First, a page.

The Two Babylons
Nothing is more characteristic of Rome than the worship of relics. Wherever a chapel is opened, or a temple consecrated, it cannot be thoroughly complete without some relic or other of he-saint or she-saint to give sanctity to it. The relics of the saints and rotten bones of the martyrs form a great part of the wealth of the Church. The grossest impostures have been practised in regard to such relics; and the most drivelling tales have been told of their wonder-working powers, and that too by Fathers of high name in the records of Christendom. Even Augustine, with all his philosophical acuteness and zeal against some forms of false doctrine, was deeply infected with the grovelling spirit that led to relic worship. Let any one read the stuff with which he concludes his famous “City of God,” and he will in no wise wonder that Rome has made a saint of him, and set him up for the worship of her devotees.
Take only a specimen or two of the stories with which he bolsters up the prevalent delusions of his day: “When the Bishop Projectius brought the relics of St. Stephen to the town called Aquae Tibiltinae, the people came in great crowds to honour them. Amongst these was a blind woman, who entreated the people to lead her to the bishop who had the HOLY RELICS. They did so, and the bishop gave her some flowers which he had in his hand. She took them, and put them to her eyes, and immediately her sight was restored, so that she passed speedily on before all the others, no longer requiring to be guided.” In Augustine’s day, the formal “worship” of the relics was not yet established; but the martyrs to whom they were supposed to have belonged were already invoked with prayers and supplications, and that with the high approval of the Bishop of Hippo, as the following story will abundantly show: Here, in Hippo, says he, there was a poor and holy old man, by name Florentius, who obtained a living by tailoring. This man once lost his coat, and not being able to purchase another to replace it, he came to the shrine of the Twenty Martyrs, in this city, and prayed aloud to them, beseeching that they would enable him to get another garment. A crowd of silly boys who overheard him, followed him at his departure, scoffing at him, and asking him whether he had begged fifty pence from the martyrs to buy a coat. The poor man went silently on towards home, and as he passed near the sea, he saw a large fish which had been cast up on the sand, and was still panting. The other persons who were present allowed him to take up this fish, which he brought to one Catosus, a cook, and a good Christian, who bought it from him for three hundred pence. With this he meant to purchase wool, which his wife might spin, and make into a garment for him. When the cook cut up the fish, he found within its belly a ring of gold, which his conscience persuaded him to give to the poor man from whom he bought the fish. He did so, saying, at the same time, “Behold how the Twenty Martyrs have clothed you!” *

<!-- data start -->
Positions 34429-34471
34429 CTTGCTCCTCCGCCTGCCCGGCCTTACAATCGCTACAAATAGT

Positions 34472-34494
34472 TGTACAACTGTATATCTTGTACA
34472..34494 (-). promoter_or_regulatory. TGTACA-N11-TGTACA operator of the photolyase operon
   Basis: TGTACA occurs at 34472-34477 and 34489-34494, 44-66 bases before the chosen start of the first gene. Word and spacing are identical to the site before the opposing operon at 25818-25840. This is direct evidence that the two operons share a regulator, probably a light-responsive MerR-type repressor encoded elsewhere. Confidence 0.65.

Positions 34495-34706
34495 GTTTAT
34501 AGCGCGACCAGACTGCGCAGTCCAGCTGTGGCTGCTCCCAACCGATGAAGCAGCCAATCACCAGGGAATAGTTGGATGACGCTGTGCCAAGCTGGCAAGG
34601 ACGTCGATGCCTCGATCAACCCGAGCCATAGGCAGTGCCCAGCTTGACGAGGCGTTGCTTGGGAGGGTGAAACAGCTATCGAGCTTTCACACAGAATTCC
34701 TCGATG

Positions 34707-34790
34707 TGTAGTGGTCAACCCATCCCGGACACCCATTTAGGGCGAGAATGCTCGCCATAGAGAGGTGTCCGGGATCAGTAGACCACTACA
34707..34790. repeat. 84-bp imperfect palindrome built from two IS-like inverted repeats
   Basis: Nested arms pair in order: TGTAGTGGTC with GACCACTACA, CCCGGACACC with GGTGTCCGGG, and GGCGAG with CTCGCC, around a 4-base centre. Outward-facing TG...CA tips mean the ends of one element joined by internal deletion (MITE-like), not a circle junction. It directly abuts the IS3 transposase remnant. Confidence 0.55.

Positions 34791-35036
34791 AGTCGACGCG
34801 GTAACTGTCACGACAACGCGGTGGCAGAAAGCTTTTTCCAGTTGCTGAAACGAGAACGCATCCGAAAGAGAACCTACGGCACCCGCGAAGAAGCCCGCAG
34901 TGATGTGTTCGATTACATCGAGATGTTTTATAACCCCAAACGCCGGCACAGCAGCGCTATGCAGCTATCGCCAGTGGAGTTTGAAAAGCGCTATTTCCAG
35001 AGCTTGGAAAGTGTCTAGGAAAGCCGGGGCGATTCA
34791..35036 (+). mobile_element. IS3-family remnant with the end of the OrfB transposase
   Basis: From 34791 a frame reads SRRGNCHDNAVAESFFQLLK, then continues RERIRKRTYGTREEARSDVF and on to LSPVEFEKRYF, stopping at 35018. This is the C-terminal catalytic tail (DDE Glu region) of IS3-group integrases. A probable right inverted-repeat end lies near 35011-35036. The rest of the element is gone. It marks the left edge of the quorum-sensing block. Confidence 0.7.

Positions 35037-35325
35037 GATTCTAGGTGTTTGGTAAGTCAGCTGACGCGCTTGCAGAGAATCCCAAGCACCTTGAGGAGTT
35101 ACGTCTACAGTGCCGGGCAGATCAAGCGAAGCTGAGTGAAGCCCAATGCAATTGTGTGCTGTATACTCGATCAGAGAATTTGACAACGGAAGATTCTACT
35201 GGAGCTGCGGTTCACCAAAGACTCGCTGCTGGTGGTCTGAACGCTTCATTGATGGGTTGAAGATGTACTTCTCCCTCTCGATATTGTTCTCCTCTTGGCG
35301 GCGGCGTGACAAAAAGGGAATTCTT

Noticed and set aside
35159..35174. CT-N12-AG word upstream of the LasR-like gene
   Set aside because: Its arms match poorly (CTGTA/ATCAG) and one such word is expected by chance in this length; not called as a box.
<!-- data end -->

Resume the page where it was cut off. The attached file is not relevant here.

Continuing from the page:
* De Civitate. The story of the fish and the ring is an old Egyptian story. (WILKINSON) Catosus, “the good Christian,” was evidently a tool of the priests, who could afford to give him a ring to put into the fish’s belly. The miracle would draw worshippers to the shrine of the Twenty Martyrs, and thus bring grist to their mill, and amply repay them.Thus did the great Augustine inculcate the worship of dead men, and the honouring of their wonder-working relics. The “silly children” who “scoffed” at the tailor’s prayer seem to have had more sense than either the “holy old tailor” or the bishop. Now, if men professing Christianity were thus, in the fifth century, paving the way for the worship of all manner of rags and rotten bones; in the realms of Heathendom the same worship had flourished for ages before Christian saints or martyrs had appeared in the world. In Greece, the superstitious regard to relics, and especially to the bones of the deified heroes, was a conspicuous part of the popular idolatry. The work of Pausanias, the learned Grecian antiquary, is full of reference to this superstition. Thus, of the shoulder-blade of Pelops, we read that, after passing through divers adventures, being appointed by the oracle of Delphi, as a divine means of delivering the Eleans from a pestilence under which they suffered, it “was committed,” as a sacred relic, “to the custody” of the man who had fished it out of the sea, and of his posterity after him. The bones of the Trojan Hector were preserved as a precious deposit at Thebes. “They” [the Thebans], says Pausanias, “say that his [Hector’s] bones were brought hither from Troy, in consequence of the following oracle: ‘Thebans, who inhabit the city of Cadmus, if you wish to reside in your country, blest with the possession of blameless wealth, bring the bones of Hector, the son of Priam, into your dominions from Asia, and reverence the hero agreeably to the mandate of Jupiter.’” Many other similar instances from the same author might be adduced. The bones thus carefully kept and reverenced were all believed to be miracle-working bones.